Discussions

General J2EE: Why is it so hard to find decent Java/J2EE programmers?

  1. I have been interviewing people for months now for our J2EE positions. In London you get applicants from all over the world, yet the quality, on average, is shocking. We're not looking for a super-duper expert guru, just a competent programmer with relevant J2EE experience. Everyone's got the fabulastic introductory paragraph (don't get me started!) and all the buzzwords and acronyms, but when you get them in for an interview, they're useless. At the end of the interview, we have a simple home-grown test that we get them to look at. It does some String comparisons using == and equals(), some null Strings for a bit of spice, and the only slightly 'tricky' one compares two different String objects that has the same contents (the correct answer is that Strings in modern JDKs are immutable, therefore == will still return true). Almost no-one gets it all right. A lot of them get NOTHING right. I had a guy yesterday who told me you can't compare Strings using == (had many of those), and then he added that you can only compare Objects with ==, not Strings!!! And he's got a degree from a fairly good uni. I had a contractor once who coded the following line: if (anObject.equals(null))... Help! Tell me the average Java programmer is not a complete dimwit! Cornel Masson Shazam Entertainment, London.
  2. It's not just in London. There are a lot of reasons why a workforce could be insufficient. In this case, it probably has to do with: 1. The ease of successful bullshitting (lack of followup on applicants, particularly work history and educational background, access to google, ...) 2. Copy and paste 3. Bad process enforcement 4. Most HR departments being chock full of morons 5. Headhunters, no better than used car salesmen 6. Poor education, lack of computing history, context, and leaky abstractions (oh, I'm sure it's marketed as "the best") 7. Too much stress put on education vs. talent and experience 8. Most projects are poorly run, poorly planned, and can get by with cheaper, relatively useless labor, and still meet some amount of success to further justify spending on higher priced managers, kickbacks, and consultants when things go haywire I was aiming for the proverbial 10, but I need some more coffee. :)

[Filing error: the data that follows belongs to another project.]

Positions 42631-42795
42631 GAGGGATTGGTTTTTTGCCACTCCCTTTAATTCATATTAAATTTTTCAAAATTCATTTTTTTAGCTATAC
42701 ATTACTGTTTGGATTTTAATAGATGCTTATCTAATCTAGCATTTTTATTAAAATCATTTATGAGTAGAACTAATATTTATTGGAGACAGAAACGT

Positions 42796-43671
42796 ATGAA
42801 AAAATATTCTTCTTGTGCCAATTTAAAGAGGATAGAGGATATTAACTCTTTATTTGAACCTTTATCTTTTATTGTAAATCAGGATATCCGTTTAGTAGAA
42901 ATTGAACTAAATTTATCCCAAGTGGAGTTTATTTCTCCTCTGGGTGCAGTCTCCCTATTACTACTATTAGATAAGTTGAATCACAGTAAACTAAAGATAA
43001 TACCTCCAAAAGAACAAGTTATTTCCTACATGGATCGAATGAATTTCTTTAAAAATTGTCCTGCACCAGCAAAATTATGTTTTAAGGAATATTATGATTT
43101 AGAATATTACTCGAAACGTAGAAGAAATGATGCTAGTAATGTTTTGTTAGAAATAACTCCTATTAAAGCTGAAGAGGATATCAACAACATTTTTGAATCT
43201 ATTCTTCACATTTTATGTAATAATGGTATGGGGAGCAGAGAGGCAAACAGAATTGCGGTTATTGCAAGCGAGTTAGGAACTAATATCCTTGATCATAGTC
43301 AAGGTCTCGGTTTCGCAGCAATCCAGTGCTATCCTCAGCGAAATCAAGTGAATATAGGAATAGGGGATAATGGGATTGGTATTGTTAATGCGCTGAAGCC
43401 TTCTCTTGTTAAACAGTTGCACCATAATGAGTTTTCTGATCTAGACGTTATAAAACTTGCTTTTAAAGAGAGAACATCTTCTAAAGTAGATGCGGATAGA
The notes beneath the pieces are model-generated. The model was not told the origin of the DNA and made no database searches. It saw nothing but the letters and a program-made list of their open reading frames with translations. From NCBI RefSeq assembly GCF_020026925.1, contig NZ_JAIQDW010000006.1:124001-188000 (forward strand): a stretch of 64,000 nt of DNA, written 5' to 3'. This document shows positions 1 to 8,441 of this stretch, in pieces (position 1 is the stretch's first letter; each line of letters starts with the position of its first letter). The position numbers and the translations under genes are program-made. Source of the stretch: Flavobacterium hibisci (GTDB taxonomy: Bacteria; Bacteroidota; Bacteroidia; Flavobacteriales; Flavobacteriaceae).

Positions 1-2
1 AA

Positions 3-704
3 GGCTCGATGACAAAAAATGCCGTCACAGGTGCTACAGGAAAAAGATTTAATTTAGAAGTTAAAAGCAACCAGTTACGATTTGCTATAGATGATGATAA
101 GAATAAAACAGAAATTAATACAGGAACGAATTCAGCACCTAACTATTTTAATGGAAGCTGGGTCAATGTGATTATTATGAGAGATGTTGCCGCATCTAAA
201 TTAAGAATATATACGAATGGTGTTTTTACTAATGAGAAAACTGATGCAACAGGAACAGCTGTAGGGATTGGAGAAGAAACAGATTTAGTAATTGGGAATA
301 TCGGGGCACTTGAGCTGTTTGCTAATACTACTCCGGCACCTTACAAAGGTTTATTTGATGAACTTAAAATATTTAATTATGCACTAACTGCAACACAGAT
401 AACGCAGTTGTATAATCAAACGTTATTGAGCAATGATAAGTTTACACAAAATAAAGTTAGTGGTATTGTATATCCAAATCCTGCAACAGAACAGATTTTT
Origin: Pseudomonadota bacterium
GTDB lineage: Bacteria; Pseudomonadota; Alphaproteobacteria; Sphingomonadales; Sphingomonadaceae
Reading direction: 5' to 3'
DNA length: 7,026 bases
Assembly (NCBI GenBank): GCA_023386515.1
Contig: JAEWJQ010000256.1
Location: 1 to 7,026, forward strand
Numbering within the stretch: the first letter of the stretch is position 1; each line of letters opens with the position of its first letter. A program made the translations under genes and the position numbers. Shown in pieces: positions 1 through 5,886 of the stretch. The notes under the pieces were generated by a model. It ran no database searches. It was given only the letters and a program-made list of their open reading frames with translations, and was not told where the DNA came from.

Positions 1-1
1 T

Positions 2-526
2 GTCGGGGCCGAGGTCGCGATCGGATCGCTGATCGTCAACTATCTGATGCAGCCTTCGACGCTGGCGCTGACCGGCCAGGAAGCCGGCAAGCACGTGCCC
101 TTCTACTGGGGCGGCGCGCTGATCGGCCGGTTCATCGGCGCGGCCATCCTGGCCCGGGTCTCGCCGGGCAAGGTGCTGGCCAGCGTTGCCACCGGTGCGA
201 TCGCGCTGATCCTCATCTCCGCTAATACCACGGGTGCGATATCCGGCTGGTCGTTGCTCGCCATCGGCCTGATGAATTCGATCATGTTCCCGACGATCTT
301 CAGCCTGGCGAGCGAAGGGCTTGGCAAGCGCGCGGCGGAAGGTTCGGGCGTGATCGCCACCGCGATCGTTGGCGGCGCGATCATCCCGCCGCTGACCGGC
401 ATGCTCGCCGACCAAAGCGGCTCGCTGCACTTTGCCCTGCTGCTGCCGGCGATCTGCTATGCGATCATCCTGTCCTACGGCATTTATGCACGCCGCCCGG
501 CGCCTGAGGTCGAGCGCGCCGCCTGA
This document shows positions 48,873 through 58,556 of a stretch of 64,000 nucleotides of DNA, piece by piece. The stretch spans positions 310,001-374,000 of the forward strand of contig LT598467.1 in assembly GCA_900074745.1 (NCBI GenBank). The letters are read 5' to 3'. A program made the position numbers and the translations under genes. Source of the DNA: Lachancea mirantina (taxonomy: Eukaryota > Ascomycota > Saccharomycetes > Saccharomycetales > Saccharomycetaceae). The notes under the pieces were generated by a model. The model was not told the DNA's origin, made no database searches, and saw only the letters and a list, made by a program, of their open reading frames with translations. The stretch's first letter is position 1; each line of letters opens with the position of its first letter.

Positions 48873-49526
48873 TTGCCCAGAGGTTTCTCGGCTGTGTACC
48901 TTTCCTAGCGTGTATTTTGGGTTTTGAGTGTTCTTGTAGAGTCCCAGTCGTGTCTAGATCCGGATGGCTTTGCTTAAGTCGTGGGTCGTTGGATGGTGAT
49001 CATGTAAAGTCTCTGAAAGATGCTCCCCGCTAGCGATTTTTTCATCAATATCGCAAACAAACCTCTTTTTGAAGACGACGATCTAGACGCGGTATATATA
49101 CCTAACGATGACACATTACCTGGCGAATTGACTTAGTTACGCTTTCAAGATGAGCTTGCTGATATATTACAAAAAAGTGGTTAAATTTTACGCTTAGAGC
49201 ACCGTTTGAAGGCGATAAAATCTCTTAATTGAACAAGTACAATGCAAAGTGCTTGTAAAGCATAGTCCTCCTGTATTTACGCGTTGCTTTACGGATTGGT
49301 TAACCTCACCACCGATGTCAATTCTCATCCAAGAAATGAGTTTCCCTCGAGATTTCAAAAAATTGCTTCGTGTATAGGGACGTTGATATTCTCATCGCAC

3. Not because of immutability[ Go to top ]

    It is not a good idea to compare Strings using == since it will only work for literal values and String constants. It is not because of immutablity that == may work (although it is necessary), it is because the compiler interns literal and constant String values. What about if the String had been constructed from inputs, eh?
  4. Re: Not because of immutability[ Go to top ]

    It is not a good idea to compare Strings using == since it will only work for literal values and String constants. It is not because of immutablity that == may work (although it is necessary), it is because the compiler interns literal and constant String values. What about if the String had been constructed from inputs, eh?
    Agreed. I forgot to mention that our test defines all the test strings as literals.
  5. Since you have had to vent it here I would assume that you interviewed 15 to 20+ of them therefore I would think your interview process is flawed (or atleast I would like to ask you thinking along that line). Or you are just being di** about how your test is making too many "experienced java developers" fail.